Stera Architectures Crafts a Jaw-Dropping Seaside Villa in Sardinia, Italy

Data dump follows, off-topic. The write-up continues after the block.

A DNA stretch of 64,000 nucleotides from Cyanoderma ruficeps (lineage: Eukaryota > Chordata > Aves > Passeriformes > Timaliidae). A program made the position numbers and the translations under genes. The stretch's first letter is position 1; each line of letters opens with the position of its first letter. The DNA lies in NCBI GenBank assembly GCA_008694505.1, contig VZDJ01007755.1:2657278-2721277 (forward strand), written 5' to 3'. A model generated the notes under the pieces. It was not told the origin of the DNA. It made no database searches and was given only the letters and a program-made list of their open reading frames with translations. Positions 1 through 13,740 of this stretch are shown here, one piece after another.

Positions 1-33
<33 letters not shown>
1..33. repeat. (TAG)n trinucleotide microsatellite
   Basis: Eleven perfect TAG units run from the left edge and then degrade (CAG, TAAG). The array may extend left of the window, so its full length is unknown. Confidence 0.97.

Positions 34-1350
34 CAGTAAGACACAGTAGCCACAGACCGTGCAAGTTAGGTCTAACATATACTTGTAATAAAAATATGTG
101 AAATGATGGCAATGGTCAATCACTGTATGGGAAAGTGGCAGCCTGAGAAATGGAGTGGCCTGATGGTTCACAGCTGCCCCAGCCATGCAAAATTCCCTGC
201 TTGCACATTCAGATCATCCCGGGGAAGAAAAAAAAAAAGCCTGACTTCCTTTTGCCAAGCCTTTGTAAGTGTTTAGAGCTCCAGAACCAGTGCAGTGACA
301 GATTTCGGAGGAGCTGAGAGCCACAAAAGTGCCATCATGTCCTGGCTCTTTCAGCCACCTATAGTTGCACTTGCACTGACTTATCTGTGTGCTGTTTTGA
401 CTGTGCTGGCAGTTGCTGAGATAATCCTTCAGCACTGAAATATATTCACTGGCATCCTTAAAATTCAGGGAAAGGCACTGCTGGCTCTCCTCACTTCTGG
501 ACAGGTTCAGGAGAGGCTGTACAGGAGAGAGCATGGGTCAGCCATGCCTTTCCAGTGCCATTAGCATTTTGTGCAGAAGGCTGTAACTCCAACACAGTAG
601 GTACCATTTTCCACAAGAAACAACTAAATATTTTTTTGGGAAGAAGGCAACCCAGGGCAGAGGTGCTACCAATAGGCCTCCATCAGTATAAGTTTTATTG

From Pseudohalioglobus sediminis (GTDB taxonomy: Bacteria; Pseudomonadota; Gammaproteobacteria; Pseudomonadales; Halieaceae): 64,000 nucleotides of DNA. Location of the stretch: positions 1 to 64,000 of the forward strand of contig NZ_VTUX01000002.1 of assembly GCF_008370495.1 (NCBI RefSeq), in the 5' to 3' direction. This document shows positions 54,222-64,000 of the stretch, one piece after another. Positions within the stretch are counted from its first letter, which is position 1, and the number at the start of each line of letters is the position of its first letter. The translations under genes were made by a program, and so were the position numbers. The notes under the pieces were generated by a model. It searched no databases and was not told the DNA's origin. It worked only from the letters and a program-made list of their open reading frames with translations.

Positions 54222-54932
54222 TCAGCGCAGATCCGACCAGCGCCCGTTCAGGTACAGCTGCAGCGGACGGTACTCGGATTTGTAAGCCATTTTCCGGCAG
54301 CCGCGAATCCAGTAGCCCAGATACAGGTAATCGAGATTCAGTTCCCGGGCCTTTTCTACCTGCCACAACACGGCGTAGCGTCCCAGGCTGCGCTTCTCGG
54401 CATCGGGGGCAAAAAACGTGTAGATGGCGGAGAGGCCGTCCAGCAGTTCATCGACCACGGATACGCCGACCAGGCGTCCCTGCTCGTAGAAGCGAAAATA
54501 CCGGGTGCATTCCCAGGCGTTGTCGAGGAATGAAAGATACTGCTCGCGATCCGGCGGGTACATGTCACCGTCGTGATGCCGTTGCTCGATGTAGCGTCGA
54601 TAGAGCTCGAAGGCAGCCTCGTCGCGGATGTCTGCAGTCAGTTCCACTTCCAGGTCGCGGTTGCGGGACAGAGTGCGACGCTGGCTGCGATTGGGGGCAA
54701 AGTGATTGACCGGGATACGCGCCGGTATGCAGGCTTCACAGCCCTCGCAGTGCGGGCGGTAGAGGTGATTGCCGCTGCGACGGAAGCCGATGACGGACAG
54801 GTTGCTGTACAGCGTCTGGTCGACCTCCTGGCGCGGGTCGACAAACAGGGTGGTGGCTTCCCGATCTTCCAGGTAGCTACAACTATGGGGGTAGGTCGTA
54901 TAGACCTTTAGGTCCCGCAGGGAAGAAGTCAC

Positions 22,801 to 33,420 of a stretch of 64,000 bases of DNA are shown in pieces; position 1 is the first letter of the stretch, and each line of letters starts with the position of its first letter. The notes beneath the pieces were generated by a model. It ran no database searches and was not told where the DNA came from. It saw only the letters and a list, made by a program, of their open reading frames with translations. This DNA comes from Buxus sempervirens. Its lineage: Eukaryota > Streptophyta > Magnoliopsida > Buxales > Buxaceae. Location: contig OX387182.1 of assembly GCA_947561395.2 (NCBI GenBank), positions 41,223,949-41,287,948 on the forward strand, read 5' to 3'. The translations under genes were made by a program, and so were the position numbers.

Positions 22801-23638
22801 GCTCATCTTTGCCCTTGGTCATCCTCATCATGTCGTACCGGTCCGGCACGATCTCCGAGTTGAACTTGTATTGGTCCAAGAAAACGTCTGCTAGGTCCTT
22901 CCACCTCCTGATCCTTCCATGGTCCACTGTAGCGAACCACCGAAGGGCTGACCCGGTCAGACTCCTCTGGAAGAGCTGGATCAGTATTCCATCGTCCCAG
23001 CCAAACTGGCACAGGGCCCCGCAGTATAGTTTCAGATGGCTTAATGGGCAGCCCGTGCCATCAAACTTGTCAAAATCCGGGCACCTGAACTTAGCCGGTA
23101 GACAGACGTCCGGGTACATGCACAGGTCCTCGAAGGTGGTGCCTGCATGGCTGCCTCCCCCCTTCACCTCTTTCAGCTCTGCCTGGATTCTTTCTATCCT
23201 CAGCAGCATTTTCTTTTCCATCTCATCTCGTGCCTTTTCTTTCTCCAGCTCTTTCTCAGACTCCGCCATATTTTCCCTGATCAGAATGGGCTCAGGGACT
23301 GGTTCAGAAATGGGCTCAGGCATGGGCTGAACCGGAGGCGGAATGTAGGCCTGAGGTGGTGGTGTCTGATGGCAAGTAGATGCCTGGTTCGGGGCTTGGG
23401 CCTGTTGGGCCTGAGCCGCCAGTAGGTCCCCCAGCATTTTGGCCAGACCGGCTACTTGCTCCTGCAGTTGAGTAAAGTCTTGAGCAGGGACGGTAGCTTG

Stefania Stera has visited Sardinia all of her life. Born in Rome, the architect has lived in Genoa, Venice, Paris, and Fort-de-France, Martinique, but she always returns to the rugged Mediterranean island, where her family owns a granite quarry and has a house. “I’m very attached to my Sardinian origins,” confesses Stera, who founded her Paris-based firm, Stera Architectures, in 1992. As a child in the 1960s, she scrambled over the rocks, admired Cini Boeri’s brutalist Bunker House from the beach, and saw northeast Sardinia transform into a chic resort: the Costa Smeralda, or Emerald Coast. Decades later, Stera paid homage to her beloved landscape in a three-level, seven-bedroom villa in the town of Porto Cervo.Stera had previously designed a house for the clients in Paris and understood their needs, so they largely gave her free rein with the 60-acre property. “They wanted a contemporary design inspired by the architecture of the Costa Smeralda,” she explains. Starting in the early 1960s, the Aga Khan developed this 35-mile stretch of pristine coastline into something of an anti-Riviera; strict planning guidelines called for low-slung buildings nestled into their surroundings. The development’s architects—including Jacques and Savin Couëlle, Michele Busiri Vici, and Luigi Vietti—used local materials and referenced vernacular structures. Stera, who had grown up visiting the construction sites of early hotels, aimed to create a “poetic link” with the Aga Khan’s vision.A juniper driftwood chandelier by Davide Groppi hangs above the custom oak dining table. Photography by Matthieu Salvaing.